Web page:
Interview with Zegrahm Expedition Leader
Celebrating 20 Years: My Life as an Expedition Leader
Interview with Zegrahm Cofounder, Mike Messick
For the final 20th Anniversary article from our founders, we interviewed Mike Messick to learn more about his career as an expedition leader. Mike has been enamored with adventure travel since he first visited the Galapágos Islands with his parents at age 14 and knew then that he wanted to make a career of it. In fact, some of his fondest memories in the expedition business were from the early years—driving Zodiacs in Svalbard during a summer college break and his first full-time job out of college as a divemaster in Indonesia.
What is a typical day-in-the-life of an expedition leader?
Ha! There is no such thing as a TYPICAL day when you are an expedition leader. While I start every day the same—by going to the bridge to check-in with the captain and find out about weather conditions, speed, and estimated arrival times—each and every day is different. Regardless of the how everything unfolds, the key to a successful day is to keep passengers constantly informed of what is going on and to give them plenty of options for what they may want to do.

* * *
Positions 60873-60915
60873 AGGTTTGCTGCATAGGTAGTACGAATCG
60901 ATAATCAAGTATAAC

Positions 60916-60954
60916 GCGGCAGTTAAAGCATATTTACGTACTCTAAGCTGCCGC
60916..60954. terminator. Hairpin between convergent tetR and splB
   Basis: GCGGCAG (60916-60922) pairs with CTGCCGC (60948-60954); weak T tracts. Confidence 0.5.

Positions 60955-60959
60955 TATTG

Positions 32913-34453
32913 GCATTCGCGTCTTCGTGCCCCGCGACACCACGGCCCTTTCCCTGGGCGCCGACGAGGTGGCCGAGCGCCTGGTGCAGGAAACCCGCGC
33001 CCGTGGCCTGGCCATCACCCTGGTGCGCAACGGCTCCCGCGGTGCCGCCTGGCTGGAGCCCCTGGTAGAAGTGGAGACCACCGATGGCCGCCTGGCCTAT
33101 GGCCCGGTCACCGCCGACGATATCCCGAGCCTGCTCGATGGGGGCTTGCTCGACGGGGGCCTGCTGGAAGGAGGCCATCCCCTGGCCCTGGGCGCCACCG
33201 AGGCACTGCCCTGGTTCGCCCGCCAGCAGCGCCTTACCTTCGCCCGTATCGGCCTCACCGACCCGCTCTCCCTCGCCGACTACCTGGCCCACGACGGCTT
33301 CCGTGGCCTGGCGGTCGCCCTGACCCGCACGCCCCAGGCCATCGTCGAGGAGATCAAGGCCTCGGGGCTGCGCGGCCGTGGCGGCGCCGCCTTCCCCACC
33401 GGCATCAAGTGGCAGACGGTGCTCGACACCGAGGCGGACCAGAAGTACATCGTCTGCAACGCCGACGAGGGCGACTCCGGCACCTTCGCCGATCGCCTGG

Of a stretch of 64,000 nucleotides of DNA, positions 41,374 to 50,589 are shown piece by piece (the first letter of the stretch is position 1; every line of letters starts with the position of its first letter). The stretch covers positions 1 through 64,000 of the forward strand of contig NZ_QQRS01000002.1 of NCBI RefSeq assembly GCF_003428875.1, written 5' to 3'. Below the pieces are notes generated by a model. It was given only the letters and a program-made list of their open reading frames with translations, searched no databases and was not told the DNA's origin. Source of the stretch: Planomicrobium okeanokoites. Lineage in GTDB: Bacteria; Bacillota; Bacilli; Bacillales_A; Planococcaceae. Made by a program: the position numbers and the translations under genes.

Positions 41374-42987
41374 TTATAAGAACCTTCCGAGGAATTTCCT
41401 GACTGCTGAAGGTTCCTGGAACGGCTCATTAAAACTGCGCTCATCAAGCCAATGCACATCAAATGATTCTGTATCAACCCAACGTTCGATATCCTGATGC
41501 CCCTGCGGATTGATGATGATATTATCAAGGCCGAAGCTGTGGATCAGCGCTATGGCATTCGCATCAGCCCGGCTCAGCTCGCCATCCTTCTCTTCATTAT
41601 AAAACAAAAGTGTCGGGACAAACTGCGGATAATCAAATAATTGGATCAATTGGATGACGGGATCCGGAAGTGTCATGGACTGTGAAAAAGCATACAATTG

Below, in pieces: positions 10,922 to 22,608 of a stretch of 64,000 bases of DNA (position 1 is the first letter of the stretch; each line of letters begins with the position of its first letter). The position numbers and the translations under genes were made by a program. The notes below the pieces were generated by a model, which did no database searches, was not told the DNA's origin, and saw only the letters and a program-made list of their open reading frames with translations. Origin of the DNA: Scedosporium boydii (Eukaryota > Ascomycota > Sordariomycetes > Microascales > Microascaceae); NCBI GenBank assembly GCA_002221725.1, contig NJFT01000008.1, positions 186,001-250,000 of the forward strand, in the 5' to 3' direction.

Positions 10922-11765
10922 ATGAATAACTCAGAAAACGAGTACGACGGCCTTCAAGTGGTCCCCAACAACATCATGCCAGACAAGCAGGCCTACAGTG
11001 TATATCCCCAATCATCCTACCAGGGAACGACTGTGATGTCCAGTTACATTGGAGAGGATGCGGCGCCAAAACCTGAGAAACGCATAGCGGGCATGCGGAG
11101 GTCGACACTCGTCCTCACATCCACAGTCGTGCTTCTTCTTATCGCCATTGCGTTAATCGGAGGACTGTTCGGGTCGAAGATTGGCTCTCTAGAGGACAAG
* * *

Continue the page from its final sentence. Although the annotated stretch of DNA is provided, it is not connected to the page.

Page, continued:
For instance, on our recent Russian Far East trip, we awoke one morning to 60 MPH winds. We had planned to go ashore bright and early, but obviously could not bring passengers in by Zodiac in those conditions. So, I conferred with our expedition staff and quickly scheduled two lectures for the morning instead. As we scouted for other islands to visit, we had the rare opportunity to watch a brilliant display of nature as the wind whipped outside at more than 100 MPH—it was some of the most ferocious weather I had ever seen—and we sat snuggly inside the comfort of the Clipper Odyssey to enjoy it. Fortunately, by late afternoon, we found one protected island where the winds were relatively calm so we were able to give those who wanted to go ashore the opportunity to do so.
What characteristics make a good expedition leader?
Adaptability, honesty, communication, persistence, and enthusiasm. These are by far the most important attributes of a good expedition leader. And, while I think some of these are probably core to my personality, there are others—communication, for instance—that I learned along the way and is so critical to ensure that a trip runs smoothly.